For our activist research project we chose to focus on The 2015 Baltimore Uprising: A Teen Epistolary. Continue reading
I’m the one to usually jump at any opportunity that is presented to me. I have a bit of a problem saying no or restraining myself. When I attended one of my first WILL meetings in September of 2012, one of the co-leaders asked the group if any of us wanted to head UMBC’s first Women’s Health Expo. Without thinking about it, I said yes and thus began my activism.
To me, activism means making people aware of a certain topic or problem. Personally, I don’t care enough about my body and health as I should. I don’t think I know enough about my body and health either. If I don’t care or know, then I don’t doubt that there are some people out there who face the same problem I do. I found an event like this ideal to learn more about myself as well as what I can do to better my body or what I can pay more attention to.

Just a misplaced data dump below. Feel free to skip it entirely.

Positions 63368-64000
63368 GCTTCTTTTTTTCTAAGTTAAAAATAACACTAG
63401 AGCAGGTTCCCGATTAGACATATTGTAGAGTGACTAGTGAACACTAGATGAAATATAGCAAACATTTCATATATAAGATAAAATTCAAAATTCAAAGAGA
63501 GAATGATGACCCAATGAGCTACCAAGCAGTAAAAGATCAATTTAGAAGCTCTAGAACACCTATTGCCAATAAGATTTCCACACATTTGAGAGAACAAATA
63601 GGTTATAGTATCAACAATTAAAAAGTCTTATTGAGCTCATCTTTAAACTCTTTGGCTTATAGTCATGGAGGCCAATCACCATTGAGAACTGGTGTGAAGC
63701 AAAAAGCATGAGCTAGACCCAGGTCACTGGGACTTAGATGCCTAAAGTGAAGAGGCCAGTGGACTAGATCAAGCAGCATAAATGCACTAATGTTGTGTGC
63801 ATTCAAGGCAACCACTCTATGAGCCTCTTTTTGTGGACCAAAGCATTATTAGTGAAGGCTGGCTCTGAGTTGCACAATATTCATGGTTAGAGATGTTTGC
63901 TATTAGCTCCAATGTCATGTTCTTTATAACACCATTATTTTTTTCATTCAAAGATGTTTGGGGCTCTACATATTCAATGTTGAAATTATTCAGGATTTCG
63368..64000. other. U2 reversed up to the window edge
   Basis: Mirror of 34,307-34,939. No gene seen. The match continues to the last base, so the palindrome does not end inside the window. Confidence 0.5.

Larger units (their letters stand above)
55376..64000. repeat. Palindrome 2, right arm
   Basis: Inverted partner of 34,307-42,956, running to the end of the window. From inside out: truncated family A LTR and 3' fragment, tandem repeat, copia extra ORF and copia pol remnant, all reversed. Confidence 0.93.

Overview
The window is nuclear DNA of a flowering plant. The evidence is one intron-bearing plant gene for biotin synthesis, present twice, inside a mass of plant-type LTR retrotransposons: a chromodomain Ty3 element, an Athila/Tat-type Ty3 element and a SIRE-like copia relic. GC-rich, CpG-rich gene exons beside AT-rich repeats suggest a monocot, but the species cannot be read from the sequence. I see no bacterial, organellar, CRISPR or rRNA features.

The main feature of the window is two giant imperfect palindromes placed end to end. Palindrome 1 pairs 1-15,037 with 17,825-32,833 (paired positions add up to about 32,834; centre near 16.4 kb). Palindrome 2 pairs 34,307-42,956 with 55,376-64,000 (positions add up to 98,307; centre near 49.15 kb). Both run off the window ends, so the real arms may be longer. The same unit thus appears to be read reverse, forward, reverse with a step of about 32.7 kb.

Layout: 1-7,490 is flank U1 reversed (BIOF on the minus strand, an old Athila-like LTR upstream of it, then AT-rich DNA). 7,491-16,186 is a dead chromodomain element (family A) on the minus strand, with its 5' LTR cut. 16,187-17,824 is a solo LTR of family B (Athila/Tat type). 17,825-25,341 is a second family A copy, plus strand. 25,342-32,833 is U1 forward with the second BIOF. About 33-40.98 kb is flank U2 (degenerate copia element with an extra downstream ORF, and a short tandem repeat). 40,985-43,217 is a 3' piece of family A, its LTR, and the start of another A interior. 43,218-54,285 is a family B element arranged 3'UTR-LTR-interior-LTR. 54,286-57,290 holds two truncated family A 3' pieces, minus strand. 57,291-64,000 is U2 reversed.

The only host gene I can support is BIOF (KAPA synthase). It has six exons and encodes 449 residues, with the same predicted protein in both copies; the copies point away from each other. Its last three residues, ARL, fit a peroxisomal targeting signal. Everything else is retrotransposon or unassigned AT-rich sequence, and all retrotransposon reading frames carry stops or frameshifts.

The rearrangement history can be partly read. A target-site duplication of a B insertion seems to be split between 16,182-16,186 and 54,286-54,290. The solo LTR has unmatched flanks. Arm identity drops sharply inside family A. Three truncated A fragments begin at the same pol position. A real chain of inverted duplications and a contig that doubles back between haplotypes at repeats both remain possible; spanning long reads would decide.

Here is a DIY guide on how you can host your own Women’s Health Expo:
This year in Feminist Activist Class I learned how powerful a camera, YouTube, and your amazing classmates can really be.
With the help of my classmates, I created a response video to the UMBC Confessions page on twitter. We just simply read these tweets out loud. I wanted people to hear these posts and to create awareness about how powerful our words can be. The reality is that whether these tweets are jokes or not, this language contributes to rape culture. This is not just a campus problem, but a problem within our culture.